Apple fixes bad case of Ins0mnia in iOS 8.4.1

As anyone who has suffered from insomnia knows, sometimes it can be hard to switch off. Such was the case with Apple iOS 8.4 and prior versions which had a vulnerability that enabled a malicious program to continue running even after it had been terminated by the user in task switcher.

According to FireEye, which discovered the vulnerability, Ins0mnia meant that an app could continue to run, draining power and even exfiltrating data, by switching on a debug flag. In debugging mode, the app would appear to have shut down but would in fact still be running.

The vulnerability has reportedly been fixed in iOS 8.4.1, released 13 August 2015. 

Normally when a user presses the home button on the iPhone, an app goes into the background where it is subject to strict limitations. Double clicking on the home button opens task switcher which enables a user to change from one app to another or, by swiping upward, shut down an app altogether.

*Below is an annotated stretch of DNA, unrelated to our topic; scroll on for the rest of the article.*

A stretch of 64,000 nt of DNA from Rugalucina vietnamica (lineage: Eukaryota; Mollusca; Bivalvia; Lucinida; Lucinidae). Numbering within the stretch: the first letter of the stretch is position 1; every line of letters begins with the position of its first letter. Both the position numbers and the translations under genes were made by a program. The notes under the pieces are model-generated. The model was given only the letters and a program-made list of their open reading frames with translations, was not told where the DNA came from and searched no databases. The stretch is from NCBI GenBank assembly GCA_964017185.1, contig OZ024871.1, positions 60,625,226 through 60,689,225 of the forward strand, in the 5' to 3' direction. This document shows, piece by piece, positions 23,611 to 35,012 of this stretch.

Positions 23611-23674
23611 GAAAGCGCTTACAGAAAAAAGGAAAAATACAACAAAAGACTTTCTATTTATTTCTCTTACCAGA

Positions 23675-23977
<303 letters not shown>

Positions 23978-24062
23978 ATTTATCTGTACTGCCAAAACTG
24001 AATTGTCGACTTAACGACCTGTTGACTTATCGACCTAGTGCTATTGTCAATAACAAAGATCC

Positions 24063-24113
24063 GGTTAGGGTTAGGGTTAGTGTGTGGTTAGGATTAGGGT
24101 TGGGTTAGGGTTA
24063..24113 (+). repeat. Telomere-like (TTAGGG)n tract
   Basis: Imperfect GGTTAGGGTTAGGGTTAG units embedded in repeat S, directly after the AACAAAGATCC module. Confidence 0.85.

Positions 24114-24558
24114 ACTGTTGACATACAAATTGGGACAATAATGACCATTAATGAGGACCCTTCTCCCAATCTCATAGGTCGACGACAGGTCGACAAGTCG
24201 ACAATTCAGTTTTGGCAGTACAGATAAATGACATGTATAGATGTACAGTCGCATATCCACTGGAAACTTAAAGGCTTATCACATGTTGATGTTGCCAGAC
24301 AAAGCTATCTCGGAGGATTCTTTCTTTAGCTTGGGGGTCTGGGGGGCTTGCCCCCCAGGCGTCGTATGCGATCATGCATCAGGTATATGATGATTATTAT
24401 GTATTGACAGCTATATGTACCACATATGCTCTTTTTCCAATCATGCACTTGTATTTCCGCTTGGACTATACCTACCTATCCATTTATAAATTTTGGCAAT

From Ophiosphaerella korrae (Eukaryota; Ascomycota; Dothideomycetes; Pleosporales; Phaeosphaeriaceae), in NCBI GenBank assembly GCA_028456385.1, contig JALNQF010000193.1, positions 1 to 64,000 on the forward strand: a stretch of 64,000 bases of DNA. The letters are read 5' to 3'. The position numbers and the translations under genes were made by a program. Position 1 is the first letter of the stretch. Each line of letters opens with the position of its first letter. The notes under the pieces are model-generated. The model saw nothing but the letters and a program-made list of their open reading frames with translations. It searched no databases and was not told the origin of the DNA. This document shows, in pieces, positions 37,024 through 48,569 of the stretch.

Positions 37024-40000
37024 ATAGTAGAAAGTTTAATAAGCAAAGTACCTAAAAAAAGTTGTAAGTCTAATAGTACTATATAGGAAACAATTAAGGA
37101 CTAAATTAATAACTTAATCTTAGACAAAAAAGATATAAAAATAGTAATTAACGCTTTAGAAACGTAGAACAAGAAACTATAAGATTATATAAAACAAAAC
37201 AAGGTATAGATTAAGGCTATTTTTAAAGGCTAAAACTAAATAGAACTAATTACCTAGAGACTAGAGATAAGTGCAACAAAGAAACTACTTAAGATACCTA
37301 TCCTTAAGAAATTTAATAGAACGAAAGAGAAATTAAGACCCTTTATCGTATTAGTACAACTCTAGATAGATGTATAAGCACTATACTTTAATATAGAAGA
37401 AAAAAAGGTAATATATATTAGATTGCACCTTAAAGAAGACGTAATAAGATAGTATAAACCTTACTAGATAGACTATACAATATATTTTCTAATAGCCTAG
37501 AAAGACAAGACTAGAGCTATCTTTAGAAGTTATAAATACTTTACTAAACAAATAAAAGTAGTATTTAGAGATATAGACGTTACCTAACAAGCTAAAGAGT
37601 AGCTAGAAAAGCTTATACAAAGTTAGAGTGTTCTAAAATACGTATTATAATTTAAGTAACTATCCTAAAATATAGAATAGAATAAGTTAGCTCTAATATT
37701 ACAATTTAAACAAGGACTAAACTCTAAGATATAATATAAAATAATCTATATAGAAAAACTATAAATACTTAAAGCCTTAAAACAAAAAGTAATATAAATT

According to FireEye, “To fool iOS, a malicious application could leverage ptrace, and utilise the ptrace code that handled the PT_TRACE_ME request to set the flag P_LTRACED and gracefully return 0. By setting the P_LTRACED flag, the application prevented the assertiond process from suspending the malicious application. Note that PT_TRACE_ME was a request made by the traced process to declare that it expected to be traced by its parent.”

The vulnerability was discovered by researchers Alessandro Reina, Mattia Pagnozzi and Stefano Bianchi Mazzone.

They believe that malware based on Ins0mnia was very difficult to spot and would likely have passed the Apple Store review.

“We also noticed that an application did not need the get-task-allow entitlement to be set to true, nor did it need any other special entitlements or background modes. Unlike other known iOS malware that runs only on jailbroken devices, or must be distributed with Apple Enterprise Certificates, a hypothetical Ins0mnia malware didn't require anything not allowed by Apple. We believe that such an application had a high probability of passing the Apple Store review, making it a rare loophole for an attacker to distribute malware within Apple's walled garden,” the researchers wrote. 

More details of the exploit can be found on their blog.

This story originally appeared on

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